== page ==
According to data recently released by the Mortgage Bankers Association, nearly 7.5 percent of Illinois residential properties secured by mortgages were in foreclosure at the end of March - compared to the national average of 4.39 percent for the same category of one- to four-unit properties.
In fact, Illinois had a higher foreclosure rate than almost every state in the union - following only Florida and New Jersey - and twice the rate of California, according to the chief economist at the Mortgage Bankers Association, Jay Brinkmann. Nationally, 52.4 percent of loans in foreclosure are from only five states - Illinois, New Jersey, New York, Florida and California.
Slow Foreclosure Process in Illinois
Unfortunately, the large number of foreclosures in Illinois is bogging down an already swamped court system. Parties are waiting longer than ever for foreclosure resolution, with families facing even greater periods of uncertainty regarding their homes.
The Illinois Supreme Court did establish a committee 13 months ago to study the foreclosure process and the impact certain rules have on the entire process. Earlier this spring, the committee presented their recommendations which mostly consisted of paperwork changes and one change regarding when a foreclosure sale must take place - but it remains to be seen if these proposed changes will have any positive impact.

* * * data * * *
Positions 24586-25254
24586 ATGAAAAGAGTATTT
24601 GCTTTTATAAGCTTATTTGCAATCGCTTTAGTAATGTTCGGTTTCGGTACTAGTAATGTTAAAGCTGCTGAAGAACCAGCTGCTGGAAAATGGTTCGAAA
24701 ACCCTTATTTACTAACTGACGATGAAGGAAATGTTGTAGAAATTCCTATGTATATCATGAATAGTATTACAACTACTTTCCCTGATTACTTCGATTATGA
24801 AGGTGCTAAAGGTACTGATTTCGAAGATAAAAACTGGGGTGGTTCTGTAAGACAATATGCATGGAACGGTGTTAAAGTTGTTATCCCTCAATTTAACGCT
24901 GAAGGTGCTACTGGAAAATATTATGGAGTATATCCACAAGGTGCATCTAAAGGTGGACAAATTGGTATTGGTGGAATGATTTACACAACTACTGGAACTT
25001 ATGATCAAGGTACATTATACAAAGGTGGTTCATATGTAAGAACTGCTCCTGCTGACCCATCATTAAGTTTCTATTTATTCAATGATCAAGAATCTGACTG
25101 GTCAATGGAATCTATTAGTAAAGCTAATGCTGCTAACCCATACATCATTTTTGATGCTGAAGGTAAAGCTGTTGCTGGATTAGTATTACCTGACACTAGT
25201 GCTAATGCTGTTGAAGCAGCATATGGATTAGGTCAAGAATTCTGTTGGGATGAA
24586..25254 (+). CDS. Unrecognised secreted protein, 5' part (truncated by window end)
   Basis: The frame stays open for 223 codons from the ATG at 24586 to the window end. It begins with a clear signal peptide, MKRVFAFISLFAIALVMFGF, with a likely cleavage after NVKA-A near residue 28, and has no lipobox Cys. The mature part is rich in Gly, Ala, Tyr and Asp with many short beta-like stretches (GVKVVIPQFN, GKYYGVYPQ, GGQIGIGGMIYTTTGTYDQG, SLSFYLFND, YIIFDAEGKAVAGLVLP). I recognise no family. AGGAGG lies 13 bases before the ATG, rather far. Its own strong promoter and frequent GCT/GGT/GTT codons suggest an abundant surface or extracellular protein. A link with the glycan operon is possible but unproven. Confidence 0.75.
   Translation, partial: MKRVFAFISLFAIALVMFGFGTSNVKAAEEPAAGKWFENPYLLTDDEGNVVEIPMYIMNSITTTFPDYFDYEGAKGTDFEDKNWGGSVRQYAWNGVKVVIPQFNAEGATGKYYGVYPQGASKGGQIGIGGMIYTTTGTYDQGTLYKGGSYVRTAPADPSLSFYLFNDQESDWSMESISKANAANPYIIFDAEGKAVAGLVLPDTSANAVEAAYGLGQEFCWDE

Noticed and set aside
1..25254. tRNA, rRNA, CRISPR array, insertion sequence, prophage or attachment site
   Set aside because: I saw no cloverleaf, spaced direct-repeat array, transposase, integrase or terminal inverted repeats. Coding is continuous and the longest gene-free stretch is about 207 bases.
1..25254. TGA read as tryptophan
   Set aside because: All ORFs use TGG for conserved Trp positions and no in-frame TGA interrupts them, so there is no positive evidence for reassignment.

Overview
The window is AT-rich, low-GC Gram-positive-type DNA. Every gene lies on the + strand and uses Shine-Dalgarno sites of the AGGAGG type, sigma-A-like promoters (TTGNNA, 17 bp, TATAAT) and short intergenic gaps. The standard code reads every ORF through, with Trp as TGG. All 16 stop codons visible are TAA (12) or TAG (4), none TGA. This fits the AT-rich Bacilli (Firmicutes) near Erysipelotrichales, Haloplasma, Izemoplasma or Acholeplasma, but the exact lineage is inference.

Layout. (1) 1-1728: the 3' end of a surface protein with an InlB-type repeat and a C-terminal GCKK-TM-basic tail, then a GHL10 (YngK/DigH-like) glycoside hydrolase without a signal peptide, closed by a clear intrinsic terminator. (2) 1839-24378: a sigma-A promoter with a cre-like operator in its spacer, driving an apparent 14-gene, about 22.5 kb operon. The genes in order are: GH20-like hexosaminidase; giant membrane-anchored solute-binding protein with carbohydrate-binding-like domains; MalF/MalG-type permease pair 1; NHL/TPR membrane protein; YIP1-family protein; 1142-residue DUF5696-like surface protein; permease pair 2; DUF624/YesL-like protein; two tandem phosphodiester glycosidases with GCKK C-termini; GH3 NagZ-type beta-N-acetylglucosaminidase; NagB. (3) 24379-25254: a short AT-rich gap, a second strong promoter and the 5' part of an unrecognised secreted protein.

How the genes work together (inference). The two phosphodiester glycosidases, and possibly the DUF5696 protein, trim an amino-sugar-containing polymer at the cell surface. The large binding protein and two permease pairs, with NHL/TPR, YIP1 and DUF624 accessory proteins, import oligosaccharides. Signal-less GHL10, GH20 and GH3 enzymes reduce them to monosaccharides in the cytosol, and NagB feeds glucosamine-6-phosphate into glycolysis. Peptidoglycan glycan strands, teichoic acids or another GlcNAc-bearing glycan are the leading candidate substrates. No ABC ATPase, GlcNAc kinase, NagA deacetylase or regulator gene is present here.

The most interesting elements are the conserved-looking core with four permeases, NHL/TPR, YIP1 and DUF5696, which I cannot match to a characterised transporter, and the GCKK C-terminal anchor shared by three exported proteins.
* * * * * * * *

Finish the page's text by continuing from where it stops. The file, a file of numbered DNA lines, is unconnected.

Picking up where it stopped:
Options for Illinois Homeowners Facing Foreclosure
Illinois homeowners need to know there are options available for fighting foreclosures, especially since the problem doesn't appear to be going anywhere any time soon. For example, filing for bankruptcy will automatically stop foreclosure proceedings in its tracks and allow the homeowner to challenge their lender in court.
Also during bankruptcy, the homeowner may be able to establish a Chapter 13 payment plan to get current on their mortgage. However, even if the homeowner doesn't prefer the Chapter 13 option - or even if they lose when challenging the bank in court - the additional time afforded the homeowner by filing for bankruptcy may give the homeowner the ability to improve their credit score, possibly making them eligible for FHA financing on a more affordable home in the process.
Many options exist for homeowners facing foreclosure, with just a few mentioned here. An experienced Chicago consumer law lawyer can advise Illinois homeowners on how to best use their time to save their home and/or credit.
Source: Chicago Tribune, "Foreclosures in Illinois bogged down," Mary Ellen Podmolik, May 17, 2012